The Biggest Estate Planning Mistakes People Make

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A single mistake can ruin your estate. For this reason, it is important you draft an estate plan that is free from any mistake whatsoever. But how do you take note of these potential mistakes so that you can avoid them? That is where this article becomes useful.

Below, we have highlighted some of the biggest mistakes people make when planning their estate. Take note of this mistakes so you don’t make them when planning your estate.

What is Estate Planning?

Estate planning is the act of preparing for the transfer of an individual’s asset and wealth to designated beneficiaries after his or her death. Assets, pensions, real estate, life insurance, cars, personal belongings, including debts are among one’s estate. An estate plan must be written, signed, and notarized by the estate owner.

After your death, your will, a significant component of your estate plan, will dictate how your assets is to be managed and shared. If you die without a will, it is said that you died intestate. In that case, your state will step in.

  • Failure to update your beneficiary form

Of course, your will mirrors your intentions regarding your assets; that is who gets what, where, when, and how. However, a will is often superseded by other estate planning documents such as beneficiary forms for retirement plans, annuities, including life insurance policies. Thus, like your will, these forms must be updated.

  • Failure to set up a trust

Failure to set up a trust is another deadly estate planning mistakes. Aside from being a tool used to facilitate the transfer of assets, a trust can also be used to bypass the expensive, stressful, and time-consuming probate process. Failure to set up a trust, will leave your estate at the mercy of probate.

  • You don’t understand your estate plan:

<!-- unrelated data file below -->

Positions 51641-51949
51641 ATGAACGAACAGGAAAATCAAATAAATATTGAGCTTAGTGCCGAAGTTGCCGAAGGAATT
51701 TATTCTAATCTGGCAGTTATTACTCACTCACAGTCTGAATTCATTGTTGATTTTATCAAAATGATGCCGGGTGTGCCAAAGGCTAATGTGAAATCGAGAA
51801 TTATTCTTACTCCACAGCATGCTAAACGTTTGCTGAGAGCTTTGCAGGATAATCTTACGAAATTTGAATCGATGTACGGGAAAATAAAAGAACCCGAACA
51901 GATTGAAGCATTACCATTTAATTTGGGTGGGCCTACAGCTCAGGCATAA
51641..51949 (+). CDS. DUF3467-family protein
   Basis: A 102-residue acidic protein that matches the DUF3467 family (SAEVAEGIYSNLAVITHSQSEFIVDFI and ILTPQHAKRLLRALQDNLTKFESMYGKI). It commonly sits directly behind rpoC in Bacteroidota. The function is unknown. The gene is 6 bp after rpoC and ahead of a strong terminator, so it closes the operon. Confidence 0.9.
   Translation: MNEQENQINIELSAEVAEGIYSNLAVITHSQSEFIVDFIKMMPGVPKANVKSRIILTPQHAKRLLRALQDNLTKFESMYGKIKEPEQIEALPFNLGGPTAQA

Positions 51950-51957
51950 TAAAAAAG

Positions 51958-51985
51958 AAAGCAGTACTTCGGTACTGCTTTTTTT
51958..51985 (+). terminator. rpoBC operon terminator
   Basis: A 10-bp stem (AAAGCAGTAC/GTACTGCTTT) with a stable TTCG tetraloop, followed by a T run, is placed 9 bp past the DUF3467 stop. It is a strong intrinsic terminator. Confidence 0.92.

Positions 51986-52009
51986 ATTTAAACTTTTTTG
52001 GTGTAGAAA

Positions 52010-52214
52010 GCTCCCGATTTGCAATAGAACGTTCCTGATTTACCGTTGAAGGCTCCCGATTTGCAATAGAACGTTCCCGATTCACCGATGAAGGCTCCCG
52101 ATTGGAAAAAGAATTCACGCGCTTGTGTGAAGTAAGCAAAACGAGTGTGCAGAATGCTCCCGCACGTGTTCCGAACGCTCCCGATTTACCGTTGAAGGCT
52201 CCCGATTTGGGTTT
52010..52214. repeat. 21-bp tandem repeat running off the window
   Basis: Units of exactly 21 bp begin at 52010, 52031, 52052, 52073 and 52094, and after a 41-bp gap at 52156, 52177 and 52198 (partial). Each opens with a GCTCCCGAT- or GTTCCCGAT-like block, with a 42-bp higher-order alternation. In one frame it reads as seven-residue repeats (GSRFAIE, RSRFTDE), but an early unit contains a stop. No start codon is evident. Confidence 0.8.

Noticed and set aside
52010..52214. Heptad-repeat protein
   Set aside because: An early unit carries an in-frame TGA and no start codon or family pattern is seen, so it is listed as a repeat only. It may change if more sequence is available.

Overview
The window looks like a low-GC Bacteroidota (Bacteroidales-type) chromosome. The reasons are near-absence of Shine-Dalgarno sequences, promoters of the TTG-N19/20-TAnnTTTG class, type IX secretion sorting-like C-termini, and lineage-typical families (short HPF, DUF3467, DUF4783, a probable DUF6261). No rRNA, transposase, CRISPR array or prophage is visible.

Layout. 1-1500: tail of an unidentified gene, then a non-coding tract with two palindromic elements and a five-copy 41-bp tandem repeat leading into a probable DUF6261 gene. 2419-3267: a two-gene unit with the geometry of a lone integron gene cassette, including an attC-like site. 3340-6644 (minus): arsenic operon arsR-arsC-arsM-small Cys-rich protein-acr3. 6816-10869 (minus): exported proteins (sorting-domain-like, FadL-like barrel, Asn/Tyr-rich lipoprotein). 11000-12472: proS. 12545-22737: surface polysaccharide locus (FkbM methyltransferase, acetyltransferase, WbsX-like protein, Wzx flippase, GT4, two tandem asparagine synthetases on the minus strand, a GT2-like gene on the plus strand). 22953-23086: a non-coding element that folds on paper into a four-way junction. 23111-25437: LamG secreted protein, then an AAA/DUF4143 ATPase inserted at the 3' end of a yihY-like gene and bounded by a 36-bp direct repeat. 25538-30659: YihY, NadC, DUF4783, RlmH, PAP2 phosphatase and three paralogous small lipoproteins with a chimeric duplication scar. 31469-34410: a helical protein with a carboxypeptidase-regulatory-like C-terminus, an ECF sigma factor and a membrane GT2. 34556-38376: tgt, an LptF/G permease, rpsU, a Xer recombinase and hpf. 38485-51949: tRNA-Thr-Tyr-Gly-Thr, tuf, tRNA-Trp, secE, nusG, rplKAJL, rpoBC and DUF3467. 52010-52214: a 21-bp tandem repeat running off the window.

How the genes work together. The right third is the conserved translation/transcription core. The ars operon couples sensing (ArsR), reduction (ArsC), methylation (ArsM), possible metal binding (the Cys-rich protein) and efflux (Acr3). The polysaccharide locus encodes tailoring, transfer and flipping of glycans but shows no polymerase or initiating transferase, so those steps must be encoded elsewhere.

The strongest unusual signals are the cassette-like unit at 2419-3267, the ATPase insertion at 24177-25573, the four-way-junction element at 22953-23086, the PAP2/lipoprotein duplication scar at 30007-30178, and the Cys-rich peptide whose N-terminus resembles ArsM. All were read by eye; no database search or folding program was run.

Surprisingly, there are many people out there who don’t understand their estate place regardless of the guidance of a competent estate planning attorney. Simply signing estate planning documents, and not knowing what you are signing, or what it manes can be an issue.

  • Failure to create a power of attorney

A power of attorney is a legal document that allows you to choose an individual who will make decisions for you if you become incapacitated. Failure to create this document will give the court the right to select an individual to make those decisions on your behalf.

  • Failure to update your estate plan

An estate plan is not something you create and lock up in your cupboard till you pass on. You need to update your estate plan regularly, especially after a significant event or occurrence like a divorce, the birth of a child, etc.

  •  Failure to properly title assets

Both inside and outside of trusts, the way in which you own assets make a huge difference. For example, if you own properties as joint tenants with rights of survivorship, the assets will go to the other designated individual, like your spouse after your passing

Need an estate planning attorney?

Due to the complexities that surrounds the estate planning process, you may need the services of an estate planning attorney. With the help of an estate planning attorney, you should be able to not only plan your estate but update the plan later in the future.

 An estate planning attorney can also offer you and your family valuable advice that could end up being a lifesaver. In addition, he can help in setting up various important legal estate planning documents like a power of attorney, healthcare directives, a living trust, etc.

If you want to plan your estate, and you need the services of an experienced estate planning attorney, please, don’t hesitate to contact us. Also, if you need help with updating your estate plan, you can contact our office as well. We boast of competent estate planning attorney who can help in creating an estate plan that suits your needs

DISCLAIMER: The information provided in this blog is for informational purposes only and should not be considered legal advice. The content of this blog may not reflect the most current legal developments. No attorney-client relationship is formed by reading this blog or contacting Morgan Legal Group.

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